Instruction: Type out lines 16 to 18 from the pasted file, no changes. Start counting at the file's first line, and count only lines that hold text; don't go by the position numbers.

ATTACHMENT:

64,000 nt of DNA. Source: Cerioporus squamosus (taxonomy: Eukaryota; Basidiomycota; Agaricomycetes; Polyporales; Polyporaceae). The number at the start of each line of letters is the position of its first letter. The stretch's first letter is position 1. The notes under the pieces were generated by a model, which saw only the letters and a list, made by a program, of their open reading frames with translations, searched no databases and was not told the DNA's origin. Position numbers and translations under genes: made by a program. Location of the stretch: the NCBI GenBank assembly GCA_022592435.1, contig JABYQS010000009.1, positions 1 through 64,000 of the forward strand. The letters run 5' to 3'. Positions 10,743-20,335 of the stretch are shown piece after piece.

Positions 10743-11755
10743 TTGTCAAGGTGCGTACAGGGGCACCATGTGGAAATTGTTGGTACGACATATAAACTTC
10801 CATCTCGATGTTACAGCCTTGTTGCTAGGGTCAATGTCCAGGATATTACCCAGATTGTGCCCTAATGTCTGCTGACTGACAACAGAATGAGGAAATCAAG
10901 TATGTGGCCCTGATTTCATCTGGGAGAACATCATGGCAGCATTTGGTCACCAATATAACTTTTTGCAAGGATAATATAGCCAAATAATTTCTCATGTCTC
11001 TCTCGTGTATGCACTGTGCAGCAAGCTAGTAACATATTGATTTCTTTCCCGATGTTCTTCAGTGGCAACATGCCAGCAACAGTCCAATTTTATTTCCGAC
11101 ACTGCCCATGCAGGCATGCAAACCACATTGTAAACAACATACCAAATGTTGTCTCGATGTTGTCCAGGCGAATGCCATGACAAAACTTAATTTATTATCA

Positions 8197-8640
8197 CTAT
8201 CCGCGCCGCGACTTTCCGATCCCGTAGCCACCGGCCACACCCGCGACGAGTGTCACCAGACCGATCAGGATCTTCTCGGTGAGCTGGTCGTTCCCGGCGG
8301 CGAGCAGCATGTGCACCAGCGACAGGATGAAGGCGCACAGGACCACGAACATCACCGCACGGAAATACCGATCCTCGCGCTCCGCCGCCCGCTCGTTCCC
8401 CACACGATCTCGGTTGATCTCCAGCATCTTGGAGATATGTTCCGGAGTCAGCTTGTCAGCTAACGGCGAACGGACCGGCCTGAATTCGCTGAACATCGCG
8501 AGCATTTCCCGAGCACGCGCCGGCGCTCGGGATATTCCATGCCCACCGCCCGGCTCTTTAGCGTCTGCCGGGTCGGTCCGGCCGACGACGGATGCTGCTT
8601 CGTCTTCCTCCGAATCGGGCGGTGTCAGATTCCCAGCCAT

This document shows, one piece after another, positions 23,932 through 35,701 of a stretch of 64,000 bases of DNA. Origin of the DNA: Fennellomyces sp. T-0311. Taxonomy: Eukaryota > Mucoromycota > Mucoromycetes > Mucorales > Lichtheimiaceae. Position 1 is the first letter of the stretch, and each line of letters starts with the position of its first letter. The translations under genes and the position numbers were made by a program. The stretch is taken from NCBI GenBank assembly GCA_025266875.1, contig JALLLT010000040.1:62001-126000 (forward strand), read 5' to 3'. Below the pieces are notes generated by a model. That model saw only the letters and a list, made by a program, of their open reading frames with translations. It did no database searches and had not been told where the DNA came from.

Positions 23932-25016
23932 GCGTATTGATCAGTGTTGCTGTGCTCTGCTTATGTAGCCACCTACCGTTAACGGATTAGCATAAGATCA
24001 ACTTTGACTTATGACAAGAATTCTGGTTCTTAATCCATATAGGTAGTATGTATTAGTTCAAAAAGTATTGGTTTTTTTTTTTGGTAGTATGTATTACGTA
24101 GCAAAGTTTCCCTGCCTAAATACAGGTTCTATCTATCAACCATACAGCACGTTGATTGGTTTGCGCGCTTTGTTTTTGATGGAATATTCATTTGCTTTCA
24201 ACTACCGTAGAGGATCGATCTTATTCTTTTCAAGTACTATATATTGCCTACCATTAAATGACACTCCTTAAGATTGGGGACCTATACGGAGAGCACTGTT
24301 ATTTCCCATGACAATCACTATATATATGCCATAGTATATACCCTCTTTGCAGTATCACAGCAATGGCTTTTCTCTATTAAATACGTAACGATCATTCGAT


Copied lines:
Positions 23932-25016
23932 GCGTATTGATCAGTGTTGCTGTGCTCTGCTTATGTAGCCACCTACCGTTAACGGATTAGCATAAGATCA
24001 ACTTTGACTTATGACAAGAATTCTGGTTCTTAATCCATATAGGTAGTATGTATTAGTTCAAAAAGTATTGGTTTTTTTTTTTGGTAGTATGTATTACGTA